Although Ruby Red marks the start of something new, it doesn't signify the end of Santo's long run with HONEYHONEY. Santo will join bandmate Ben Jaffe in the television series The Guest Book, whose episodes feature the two musicians in acting and musical roles. The show premi-eres on TBS during the latter half of 2017, adding another bullet point to the acting career Santo launched years before HONEYHONEY's formation.

Santo's story is still unfolding. This is the newest chapter, bringing with it a track list that doubles down on the songwriter's strengths and stretches her limits. There will be more chapters to ex-plore. More colorful stories to tell. But for now, Suzanne Santo's future is looking Ruby Red.

"This record is so fucking sexy, I can't deal,” said Walker. “Proud to have been in the room when these songs were going down. Put it on and turn out the lights."
Brian Dunne - (Set time: 6:30 PM)
Brian Dunne
Bug Fixes & Performance Improvements began as a joke, between drinks number 6 and 7 (7&8? numbers unconfirmed) at a bar down the street from my apartment in Brooklyn, NY. Upon further research (Google), I could not believe there was not an album or book that bore this title so, I set out to write one. 300 songs, 2 years, and 1 near nervous breakdown later, here it lies.

In 2015 I released "Songs From The Hive," a love letter to the music of The Band and Bob Dylan, a tip of the cap (wide brimmed, brown, with a feather) to my folky heroes. And then I hit the road. I played for anybody and everybody, played everywhere anyone would take me; living rooms, cafes, clubhouses, big theaters, small theaters, movie theaters, listening rooms, college cafeterias, etc. Boasting nearly 300 shows in the year and a half that followed, I ended up finding myself in some surprisingly cool circumstances-- and some uncool ones (statute of limitations does not yet allow for me to reveal details). But what I found most liberating was that being a relative unknown had it's perks-- I was beholden to nothing. No one was expecting anything of me, except my cat, and he doesn't give a shit what goes on my record.

So it was with this in mind that I set out to write the next project. Equipped with the title only, I needed just to come up with things that I liked. Should be easy.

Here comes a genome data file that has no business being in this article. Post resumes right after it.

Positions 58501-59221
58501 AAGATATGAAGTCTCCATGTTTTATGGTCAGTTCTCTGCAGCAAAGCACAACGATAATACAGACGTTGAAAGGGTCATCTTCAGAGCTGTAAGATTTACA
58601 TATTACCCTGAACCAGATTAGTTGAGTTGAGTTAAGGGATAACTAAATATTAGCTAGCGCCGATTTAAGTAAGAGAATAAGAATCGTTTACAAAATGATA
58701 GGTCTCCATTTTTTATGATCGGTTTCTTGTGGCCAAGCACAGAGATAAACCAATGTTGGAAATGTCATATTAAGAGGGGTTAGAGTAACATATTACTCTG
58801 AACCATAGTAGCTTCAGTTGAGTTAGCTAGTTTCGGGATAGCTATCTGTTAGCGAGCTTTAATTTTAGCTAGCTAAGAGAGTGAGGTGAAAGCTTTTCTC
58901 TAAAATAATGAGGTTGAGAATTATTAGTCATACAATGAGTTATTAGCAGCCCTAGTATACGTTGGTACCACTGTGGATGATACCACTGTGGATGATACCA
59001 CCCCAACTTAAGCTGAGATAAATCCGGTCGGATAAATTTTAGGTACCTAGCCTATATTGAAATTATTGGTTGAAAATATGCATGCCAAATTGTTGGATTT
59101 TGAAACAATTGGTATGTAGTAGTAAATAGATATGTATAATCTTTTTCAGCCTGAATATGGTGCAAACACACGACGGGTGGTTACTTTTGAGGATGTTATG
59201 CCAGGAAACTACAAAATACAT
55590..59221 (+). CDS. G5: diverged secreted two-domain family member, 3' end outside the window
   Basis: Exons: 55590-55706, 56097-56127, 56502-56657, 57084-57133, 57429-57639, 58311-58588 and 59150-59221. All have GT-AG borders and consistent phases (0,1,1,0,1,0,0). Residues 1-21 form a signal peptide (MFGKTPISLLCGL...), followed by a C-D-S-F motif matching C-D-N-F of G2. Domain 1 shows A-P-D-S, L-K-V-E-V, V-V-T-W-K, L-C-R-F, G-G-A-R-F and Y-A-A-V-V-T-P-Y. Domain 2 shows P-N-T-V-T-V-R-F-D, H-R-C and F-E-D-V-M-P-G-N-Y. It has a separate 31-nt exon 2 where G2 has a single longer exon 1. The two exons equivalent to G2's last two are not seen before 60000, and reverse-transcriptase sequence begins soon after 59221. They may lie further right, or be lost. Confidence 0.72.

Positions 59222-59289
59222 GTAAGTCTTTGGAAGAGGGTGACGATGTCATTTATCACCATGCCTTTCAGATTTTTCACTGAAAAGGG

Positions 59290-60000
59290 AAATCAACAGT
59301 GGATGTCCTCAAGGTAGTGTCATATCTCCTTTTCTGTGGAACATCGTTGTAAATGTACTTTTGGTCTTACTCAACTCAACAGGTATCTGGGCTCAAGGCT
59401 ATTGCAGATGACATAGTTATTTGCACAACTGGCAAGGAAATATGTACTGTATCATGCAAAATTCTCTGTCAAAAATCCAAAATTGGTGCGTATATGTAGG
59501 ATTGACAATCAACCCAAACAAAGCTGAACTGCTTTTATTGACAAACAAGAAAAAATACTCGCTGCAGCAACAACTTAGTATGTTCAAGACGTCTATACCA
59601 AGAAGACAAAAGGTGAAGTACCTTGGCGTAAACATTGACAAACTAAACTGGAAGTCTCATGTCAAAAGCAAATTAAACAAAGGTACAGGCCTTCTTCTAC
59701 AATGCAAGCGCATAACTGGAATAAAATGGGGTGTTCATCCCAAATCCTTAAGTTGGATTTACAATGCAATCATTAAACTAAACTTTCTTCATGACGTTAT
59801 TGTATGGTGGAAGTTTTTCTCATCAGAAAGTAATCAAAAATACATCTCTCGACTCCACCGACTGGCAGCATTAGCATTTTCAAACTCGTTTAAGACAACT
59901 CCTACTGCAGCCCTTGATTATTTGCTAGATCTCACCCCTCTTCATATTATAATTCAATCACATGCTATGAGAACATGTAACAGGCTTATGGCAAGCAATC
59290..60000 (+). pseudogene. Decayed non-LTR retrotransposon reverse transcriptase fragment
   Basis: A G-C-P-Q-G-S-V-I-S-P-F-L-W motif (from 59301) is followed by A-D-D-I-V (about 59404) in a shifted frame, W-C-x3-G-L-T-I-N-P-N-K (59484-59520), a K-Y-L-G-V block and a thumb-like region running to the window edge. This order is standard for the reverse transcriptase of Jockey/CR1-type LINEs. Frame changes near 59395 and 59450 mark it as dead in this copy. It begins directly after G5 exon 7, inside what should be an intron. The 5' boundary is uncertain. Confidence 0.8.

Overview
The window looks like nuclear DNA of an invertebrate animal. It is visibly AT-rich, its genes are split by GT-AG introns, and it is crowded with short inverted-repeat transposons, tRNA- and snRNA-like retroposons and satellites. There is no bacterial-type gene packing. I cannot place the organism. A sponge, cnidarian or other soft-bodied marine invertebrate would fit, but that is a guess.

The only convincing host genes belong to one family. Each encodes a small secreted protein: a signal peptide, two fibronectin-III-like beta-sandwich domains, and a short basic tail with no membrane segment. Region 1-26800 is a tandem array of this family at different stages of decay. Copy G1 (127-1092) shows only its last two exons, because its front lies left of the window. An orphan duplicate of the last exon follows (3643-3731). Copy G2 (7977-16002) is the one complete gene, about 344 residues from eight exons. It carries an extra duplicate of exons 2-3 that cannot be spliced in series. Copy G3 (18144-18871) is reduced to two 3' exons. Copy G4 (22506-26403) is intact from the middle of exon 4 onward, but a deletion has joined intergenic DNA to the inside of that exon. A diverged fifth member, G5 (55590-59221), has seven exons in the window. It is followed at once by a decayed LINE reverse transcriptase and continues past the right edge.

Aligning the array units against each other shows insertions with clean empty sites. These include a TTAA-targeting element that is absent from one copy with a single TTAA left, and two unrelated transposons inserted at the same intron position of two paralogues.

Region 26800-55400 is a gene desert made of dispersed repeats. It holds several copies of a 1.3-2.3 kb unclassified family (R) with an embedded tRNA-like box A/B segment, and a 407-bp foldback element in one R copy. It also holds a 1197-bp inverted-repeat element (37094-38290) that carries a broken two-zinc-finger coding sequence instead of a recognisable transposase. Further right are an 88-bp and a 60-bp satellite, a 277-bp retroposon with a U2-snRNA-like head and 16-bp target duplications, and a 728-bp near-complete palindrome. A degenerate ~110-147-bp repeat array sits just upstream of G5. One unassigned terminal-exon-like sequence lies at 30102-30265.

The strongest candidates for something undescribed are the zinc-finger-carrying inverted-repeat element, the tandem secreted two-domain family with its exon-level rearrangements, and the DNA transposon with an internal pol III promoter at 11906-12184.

As it turns out, I don't like anything. Also, according to the finest head doctors of New York City, I am clinically insane. And while having a conversation with my good pal Liz Longley, who sings with me on track 5 of this here record, she said very simply "well, write about that." And there it was.

Not that this record turned out to be anything like that. Everything takes on a life of it's own, I suppose. But it was the inspiration behind the lead track, "Tell Me Something,” and the others came to me following that one. "Taxi" is a song about the pursuit of something invisible and intangible, and the risk that comes with it. "You Got Me Good" is a song about being a sucker that I wrote so I could sing it at the top of my lungs. “We Don’t Talk About It” is a reflection on how we treat the people we’re closest to, and “Chelsea Hotel” deals with the crutches we lean when our lives are too difficult to withstand. But the record didn’t really take shape until I came up with “Don’t Give Up On Me” one afternoon, sitting at my living room table. It seemed to sum up my mission statement for the whole record. It’s about the devotion to maintaining your idealism as the world makes you more cynical. It’s about putting your chips back on the table after you’ve suffered a big loss. And if you have to lose again, lose in a big way. I love that idea.

With my friend Andrew Sarlo (Big Thief, Nick Hakim, lover of burritos) at the helm, we hit the studio with a great band and tried to flesh out the musical sounds I was hearing in my head (and the other noises). After many pre-production meetings with me rambling about if Lindsay Buckingham had fronted the E Street Band, or Jim Croce on speed or something, we came up with a sound and a vibe that is the trademark of this record. If I tell you anymore, I’ll give it all away. Bill Graham said “always leave em wanting more”. I don’t do that very often. New paragraph.

I hope you like it. I’m incredibly proud of it. I’m gonna go take a nap.

Brian Dunne, Brooklyn, February 2017
Venue Information:
Mercury Lounge
217 E Houston St.
New York, NY, 10002
http://mercuryloungenyc.com